The analysis of a gas mixture can be expressed in terms of a mole fraction, y_{i}, of each component, which is the ratio of the number of moles of a given component to the total number of moles present. Analyses also can be expressed in terms of the volume, weight, or pressure fraction of each component present. Under limited conditions, where gaseous mixtures conform reasonably well to the ideal gas laws, the mole fraction can be shown to be equal to the volume fraction but not to the weight fraction. The apparent molecular weight of a gas mixture is equal to the sum of the mole fraction times the molecular weight of each component.
Specific gravity of gas mixtures
The specific gravity (γ_{g}) of a gas mixture is the ratio of the density of the gas mixture to that of air. It is measured easily at the wellhead in the field and therefore is used as an indication of the composition of the gas. The specific gravity of gas is proportional to its molecular weight (M_{g}) if it is measured at low pressures where gas behavior approaches ideality. Specific gravity also has been used to correlate other physical properties of natural gases. To do this, it is necessary to assume that the analyses of gases vary regularly with their gravities. Because this assumption is only an approximation and is known to do poorly for gases with appreciable non hydrocarbon content, it should be used only in the absence of a complete analysis or of correlations based on a complete analysis of the gas.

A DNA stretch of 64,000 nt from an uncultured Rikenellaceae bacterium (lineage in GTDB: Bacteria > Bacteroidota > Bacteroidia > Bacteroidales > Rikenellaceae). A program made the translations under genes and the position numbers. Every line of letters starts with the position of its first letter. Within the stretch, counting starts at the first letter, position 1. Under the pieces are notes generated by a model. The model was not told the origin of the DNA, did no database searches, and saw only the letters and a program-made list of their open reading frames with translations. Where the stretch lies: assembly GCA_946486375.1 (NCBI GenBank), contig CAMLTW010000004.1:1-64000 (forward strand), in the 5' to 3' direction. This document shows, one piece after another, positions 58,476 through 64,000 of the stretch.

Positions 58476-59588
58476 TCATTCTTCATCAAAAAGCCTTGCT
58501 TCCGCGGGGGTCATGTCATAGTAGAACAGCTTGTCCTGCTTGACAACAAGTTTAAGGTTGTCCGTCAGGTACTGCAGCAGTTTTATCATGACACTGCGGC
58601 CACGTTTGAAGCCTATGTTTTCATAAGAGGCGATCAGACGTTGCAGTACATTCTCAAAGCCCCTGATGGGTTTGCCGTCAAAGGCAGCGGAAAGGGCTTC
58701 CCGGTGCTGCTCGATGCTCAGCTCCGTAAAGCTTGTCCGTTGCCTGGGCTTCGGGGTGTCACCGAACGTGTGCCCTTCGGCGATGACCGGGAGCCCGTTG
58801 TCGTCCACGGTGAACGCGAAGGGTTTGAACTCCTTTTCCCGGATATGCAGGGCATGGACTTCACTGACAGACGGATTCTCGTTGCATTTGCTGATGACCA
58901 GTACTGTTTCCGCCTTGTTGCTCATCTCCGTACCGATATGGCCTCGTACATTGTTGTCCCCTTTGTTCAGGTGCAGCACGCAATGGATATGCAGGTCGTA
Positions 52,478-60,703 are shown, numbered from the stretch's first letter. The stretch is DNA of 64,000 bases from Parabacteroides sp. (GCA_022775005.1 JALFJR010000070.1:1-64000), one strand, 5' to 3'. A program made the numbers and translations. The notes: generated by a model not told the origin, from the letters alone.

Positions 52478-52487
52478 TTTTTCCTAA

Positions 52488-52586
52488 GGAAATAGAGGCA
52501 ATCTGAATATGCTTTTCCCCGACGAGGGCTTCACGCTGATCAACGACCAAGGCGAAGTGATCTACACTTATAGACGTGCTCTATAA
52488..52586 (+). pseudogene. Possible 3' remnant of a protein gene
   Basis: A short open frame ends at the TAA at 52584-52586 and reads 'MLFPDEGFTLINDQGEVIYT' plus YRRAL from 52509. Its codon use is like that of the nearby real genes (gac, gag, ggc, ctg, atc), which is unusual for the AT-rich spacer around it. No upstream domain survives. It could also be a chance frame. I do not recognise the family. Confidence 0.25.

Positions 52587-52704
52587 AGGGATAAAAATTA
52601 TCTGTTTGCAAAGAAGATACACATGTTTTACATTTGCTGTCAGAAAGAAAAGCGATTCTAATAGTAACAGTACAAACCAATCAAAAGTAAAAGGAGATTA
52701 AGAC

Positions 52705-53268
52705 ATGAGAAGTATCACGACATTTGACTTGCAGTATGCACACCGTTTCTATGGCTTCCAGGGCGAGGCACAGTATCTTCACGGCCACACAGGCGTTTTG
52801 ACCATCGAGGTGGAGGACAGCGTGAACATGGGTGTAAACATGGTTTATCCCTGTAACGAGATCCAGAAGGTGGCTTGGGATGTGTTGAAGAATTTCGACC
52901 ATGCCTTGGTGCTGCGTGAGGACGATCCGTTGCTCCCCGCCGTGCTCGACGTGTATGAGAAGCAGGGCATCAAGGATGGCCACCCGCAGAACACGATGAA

Dalton’s law
The partial pressure of a gas in a mixture of gases is defined as the pressure that the gas would exert if it alone were present at the same temperature and volume as the mixture. Dalton’s law states that the sum of the partial pressures of the gases in a mixture is equal to the total pressure of the mixture. This law can be shown to be true if the ideal gas laws apply.
Amagat’s law
The partial volume of a gas in a mixture of gases is defined as the volume that the gas would occupy if it alone were present at the same temperature and pressure as the mixture of the gases. If the ideal gas laws hold, then Amagat’s law (that the sum of the partial volumes is equal to the total volume) also must be true.
Nomenclature
M | = | molecular weight |
M_{g} | = | average molecular weight of gas mixture |
y_{i} | = | mole fraction of component i in a gas mixture |
γ_{g} | = | specific gravity for gas |
Noteworthy papers in OnePetro
Use this section to list papers in OnePetro that a reader who wants to learn more should definitely read
External links
Use this section to provide links to relevant material on websites other than PetroWiki and OnePetro
See also
Gas formation volume factor and density